Regionally, North America still leads global venture capital activity by a considerable margin. With $17.1 billion invested in the second quarter of the year, funding rose 10 percent over the $15.5 billion of funding raised in Q1.
However, this financing total is skewed heavily by the $5 billion-plus injected into Uber and Snapchat alone. The removal of those outliers shows a very different financing trend.
Despite the growth of funding in North America, deal count fell to 1,117, down 8 percent from Q1 2016. Q2’s quarterly deal total represents a 24 percent year-over-year decline, as well as North America’s lowest deal activity levels since Q1 2012.
Seed activity remained relatively depressed, with the percentage of seed deals remaining at 28 percent, down from 33 percent in Q3 2015.
Among major markets, Europe was alone in seeing the number of deals grow, up 5 percent to 385 for the quarter. However, this was accompanied by a funding decline of 20 percent to $2.8 billion.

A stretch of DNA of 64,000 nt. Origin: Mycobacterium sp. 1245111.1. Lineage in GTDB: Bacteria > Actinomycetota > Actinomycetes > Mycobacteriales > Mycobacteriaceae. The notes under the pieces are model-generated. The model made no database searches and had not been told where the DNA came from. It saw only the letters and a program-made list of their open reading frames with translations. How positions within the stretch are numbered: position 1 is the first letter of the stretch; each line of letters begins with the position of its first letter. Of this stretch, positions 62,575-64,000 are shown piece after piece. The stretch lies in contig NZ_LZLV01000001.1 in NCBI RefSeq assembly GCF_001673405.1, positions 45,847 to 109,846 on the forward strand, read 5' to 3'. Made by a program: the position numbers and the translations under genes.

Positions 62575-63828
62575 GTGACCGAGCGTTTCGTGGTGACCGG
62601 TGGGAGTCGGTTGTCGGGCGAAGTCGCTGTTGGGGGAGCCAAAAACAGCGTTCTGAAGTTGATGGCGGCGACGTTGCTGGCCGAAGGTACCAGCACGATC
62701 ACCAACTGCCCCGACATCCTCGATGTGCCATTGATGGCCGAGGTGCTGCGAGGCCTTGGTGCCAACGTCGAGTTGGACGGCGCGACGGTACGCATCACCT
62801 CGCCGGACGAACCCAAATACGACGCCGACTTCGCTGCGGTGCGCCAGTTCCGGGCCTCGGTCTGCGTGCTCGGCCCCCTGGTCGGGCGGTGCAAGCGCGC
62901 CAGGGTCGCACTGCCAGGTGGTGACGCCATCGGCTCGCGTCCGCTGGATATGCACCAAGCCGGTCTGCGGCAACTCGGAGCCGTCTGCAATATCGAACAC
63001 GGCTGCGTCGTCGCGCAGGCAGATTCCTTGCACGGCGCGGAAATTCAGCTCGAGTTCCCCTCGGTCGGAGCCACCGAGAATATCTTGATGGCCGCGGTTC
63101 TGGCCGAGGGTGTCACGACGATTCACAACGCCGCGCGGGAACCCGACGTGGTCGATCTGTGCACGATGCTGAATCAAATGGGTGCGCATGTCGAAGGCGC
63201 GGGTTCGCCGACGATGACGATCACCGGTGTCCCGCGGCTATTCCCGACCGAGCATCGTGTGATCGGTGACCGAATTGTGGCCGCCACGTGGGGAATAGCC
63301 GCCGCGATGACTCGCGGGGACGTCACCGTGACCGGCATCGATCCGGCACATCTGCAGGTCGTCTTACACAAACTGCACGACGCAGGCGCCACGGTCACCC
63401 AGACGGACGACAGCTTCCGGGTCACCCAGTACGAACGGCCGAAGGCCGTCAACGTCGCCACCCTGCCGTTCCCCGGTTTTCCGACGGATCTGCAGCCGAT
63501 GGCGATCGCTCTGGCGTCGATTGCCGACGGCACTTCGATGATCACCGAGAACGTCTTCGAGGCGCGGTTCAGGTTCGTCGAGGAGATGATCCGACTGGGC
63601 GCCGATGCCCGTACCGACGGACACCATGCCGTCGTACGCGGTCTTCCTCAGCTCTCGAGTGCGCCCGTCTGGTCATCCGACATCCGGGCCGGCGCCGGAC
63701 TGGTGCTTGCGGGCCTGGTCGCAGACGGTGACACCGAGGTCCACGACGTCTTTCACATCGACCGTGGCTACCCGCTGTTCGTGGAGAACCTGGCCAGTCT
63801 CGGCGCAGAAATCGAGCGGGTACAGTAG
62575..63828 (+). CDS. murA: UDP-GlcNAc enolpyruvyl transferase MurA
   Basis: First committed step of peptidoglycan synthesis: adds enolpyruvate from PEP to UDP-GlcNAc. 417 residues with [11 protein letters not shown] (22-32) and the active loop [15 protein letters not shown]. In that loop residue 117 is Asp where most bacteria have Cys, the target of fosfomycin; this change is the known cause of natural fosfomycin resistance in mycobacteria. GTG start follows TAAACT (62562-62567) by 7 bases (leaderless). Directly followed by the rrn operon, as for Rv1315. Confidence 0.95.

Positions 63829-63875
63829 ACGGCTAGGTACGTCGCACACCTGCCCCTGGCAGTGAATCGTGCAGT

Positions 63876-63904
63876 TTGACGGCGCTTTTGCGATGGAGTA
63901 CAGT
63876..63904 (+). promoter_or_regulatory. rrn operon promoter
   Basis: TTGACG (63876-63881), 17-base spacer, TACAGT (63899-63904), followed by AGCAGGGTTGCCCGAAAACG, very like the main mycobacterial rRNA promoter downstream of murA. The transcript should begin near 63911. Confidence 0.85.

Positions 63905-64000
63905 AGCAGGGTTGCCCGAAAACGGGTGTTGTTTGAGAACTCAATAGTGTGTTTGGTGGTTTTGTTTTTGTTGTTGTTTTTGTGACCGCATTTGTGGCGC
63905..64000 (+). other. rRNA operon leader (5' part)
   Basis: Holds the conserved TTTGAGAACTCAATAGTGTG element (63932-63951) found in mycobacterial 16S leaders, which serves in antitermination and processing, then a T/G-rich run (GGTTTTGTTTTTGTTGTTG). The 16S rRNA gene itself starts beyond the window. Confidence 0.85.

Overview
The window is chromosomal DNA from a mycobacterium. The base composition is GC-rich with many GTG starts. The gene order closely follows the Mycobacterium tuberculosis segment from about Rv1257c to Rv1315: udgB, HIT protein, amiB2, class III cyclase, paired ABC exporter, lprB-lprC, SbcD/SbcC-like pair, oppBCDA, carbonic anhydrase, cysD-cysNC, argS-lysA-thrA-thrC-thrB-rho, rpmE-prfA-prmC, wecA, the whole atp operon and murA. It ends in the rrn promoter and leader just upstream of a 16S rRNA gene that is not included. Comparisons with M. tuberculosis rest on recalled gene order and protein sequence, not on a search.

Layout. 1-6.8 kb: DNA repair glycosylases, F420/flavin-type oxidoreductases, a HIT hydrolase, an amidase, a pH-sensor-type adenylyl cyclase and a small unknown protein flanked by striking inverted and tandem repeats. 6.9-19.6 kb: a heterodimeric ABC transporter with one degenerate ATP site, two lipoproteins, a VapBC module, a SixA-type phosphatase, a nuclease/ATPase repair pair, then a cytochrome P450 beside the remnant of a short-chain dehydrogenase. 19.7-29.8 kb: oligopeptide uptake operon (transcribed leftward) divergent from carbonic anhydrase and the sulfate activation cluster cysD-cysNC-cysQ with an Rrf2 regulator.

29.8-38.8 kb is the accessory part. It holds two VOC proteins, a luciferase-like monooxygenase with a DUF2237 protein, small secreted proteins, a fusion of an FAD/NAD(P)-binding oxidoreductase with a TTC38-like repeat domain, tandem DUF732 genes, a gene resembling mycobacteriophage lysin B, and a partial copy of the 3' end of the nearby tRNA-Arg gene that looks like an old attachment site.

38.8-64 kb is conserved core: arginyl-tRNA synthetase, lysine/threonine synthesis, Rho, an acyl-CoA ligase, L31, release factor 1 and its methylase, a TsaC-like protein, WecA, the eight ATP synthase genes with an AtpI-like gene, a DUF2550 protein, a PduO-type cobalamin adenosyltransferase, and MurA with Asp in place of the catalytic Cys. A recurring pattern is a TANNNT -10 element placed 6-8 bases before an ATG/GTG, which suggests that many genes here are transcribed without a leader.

After dropping sharply in Q1 2016, seed-stage deal share jumped back to 49 percent of all European deals, widening the gap versus other regions.
$100 million-plus financings continue slide from mid-2015 peak
Large mega-round activity (deals over $100 million) continued to slip, with 35 in Q2 2016 compared to 40 in Q1 2016 and 73 in Q3 2015. Traditional VCs as well as crossover investors such as mutual funds and hedge funds have continued to be more conservative in their commitments to such large deals.